The only rationale for denying the pipeline is political

Yes. And all politics is local. What Canada thinks about it has bugger all to do with it in Obama's deliberaitons.



Quote:

The funny part is that Krauthammer is the kind of right-winger who usually demonises "our most reliable, most congenial friend in the world" as an example of the dope-smoking, gay-married, politically-correct, socialist nightmare that we must stop at all costs.

Yes, unless it suits his needs to see Canada otherwise.
 
karrie
No Party Affiliation
+1
#16
Quote: Originally Posted by mentalflossView Post

This is what happens when your country's economy is fundamentally dependent on another's economy.



Our economy isn't dependent on them, our security is. We could easily sell to other countries, but if we alienate our neighbour, we risk them not having our back.
 
JLM
No Party Affiliation
#17
Quote: Originally Posted by damngrumpyView Post

Personally I hope Obama continues to say nothing. That will mean an east/west
pipeline and the demand for refineries. We will sell finished product for real value
instead of sending it south to a US Refinery and out of America for export where
they make the money. I am not against pipelines at all they are safer than rail.
I am against us shipping raw resources anywhere when we need the manufactured
and refinery jobs right here in Canada. We can sell finished product and make
a better life for Canadians


Damn right- glad to hear some common sense in a day and age when there isn't much! -
 
L Gilbert
No Party Affiliation
#18
Quote: Originally Posted by TecumsehsbonesView Post

By Charles Krauthammer, Published: January 23
Fixated as we Americans are on Canada’s three most attention-getting exports — polar vortexes, Alberta clippers and the antics of Toronto’s addled mayor — we’ve somewhat overlooked a major feature of Canada’s current relations with the United States: extreme annoyance.
Last week, speaking to the U.S. Chamber of Commerce, Canada’s foreign minister calmly but pointedly complained that the United States owes Canada a response on the Keystone XL pipeline. “We can’t continue in this state of limbo,” he sort of complained, in what for a placid, imperturbable Canadian passes for an explosion of volcanic rage.
Canadians may be preternaturally measured and polite, but they simply can’t believe how they’ve been treated by President Obama — left hanging humiliatingly...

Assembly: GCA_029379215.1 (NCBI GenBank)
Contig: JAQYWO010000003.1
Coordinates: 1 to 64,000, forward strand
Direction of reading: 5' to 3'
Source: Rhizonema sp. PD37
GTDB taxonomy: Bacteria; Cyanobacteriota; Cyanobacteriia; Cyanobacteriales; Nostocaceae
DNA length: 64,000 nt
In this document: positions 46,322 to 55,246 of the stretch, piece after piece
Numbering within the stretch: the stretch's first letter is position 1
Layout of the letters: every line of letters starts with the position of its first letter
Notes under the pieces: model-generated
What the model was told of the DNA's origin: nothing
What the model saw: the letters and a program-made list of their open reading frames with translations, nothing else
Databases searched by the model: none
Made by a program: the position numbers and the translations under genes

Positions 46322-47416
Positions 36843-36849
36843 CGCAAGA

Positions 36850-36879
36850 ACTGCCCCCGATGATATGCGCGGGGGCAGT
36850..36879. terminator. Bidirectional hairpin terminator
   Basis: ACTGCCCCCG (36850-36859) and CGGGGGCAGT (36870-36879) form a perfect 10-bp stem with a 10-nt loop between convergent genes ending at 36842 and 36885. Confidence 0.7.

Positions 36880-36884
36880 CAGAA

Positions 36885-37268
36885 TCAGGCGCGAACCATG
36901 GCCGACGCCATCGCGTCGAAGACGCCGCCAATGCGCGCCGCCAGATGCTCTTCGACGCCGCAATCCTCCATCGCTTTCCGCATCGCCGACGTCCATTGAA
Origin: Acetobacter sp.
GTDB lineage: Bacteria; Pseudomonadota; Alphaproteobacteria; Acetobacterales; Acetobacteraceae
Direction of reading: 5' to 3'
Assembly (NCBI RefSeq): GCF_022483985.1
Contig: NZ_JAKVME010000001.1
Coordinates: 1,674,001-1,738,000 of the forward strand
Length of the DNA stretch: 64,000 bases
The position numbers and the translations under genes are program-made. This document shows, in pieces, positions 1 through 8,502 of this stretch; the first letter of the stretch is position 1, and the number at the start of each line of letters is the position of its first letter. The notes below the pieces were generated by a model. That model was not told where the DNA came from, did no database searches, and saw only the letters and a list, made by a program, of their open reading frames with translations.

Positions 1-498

Quote has been trimmed, See full post: View Post
lol Funny stuff.
 
taxslave
No Party Affiliation
+1
#19
Quote: Originally Posted by damngrumpyView Post

Personally I hope Obama continues to say nothing. That will mean an east/west
pipeline and the demand for refineries. We will sell finished product for real value
instead of sending it south to a US Refinery and out of America for export where
they make the money. I am not against pipelines at all they are safer than rail.
I am against us shipping raw resources anywhere when we need the manufactured
and refinery jobs right here in Canada. We can sell finished product and make
a better life for Canadians

Are you willing to have a refinery built near you?
 
darkbeaver
Republican
+2
#20
Quote: Originally Posted by karrieView Post

Our economy isn't dependent on them, our security is. We could easily sell to other countries, but if we alienate our neighbour, we risk them not having our back.

Jesiss F Krust , not having our back! That's what I bean talking about for years and years with respect to them. A back is something they always stab in the end. Who would be hard pressed to fill a scribbler with the names of betrayed and stabbed (multiple times) best friends and neighbours of uncle sham, who? IMO
Our security is our economy.
 
BaalsTears
-1
#21
Quote: Originally Posted by damngrumpyView Post

Personally I hope Obama continues to say nothing. That will mean an east/west
pipeline and the demand for refineries. We will sell finished product for real value
instead of sending it south to a US Refinery and out of America for export where
they make the money. I am not against pipelines at all they are safer than rail.
I am against us shipping raw resources anywhere when we need the manufactured
and refinery jobs right here in Canada. We can sell finished product and make
a better life for Canadians

That would be the smart move...from a Canadian standpoint.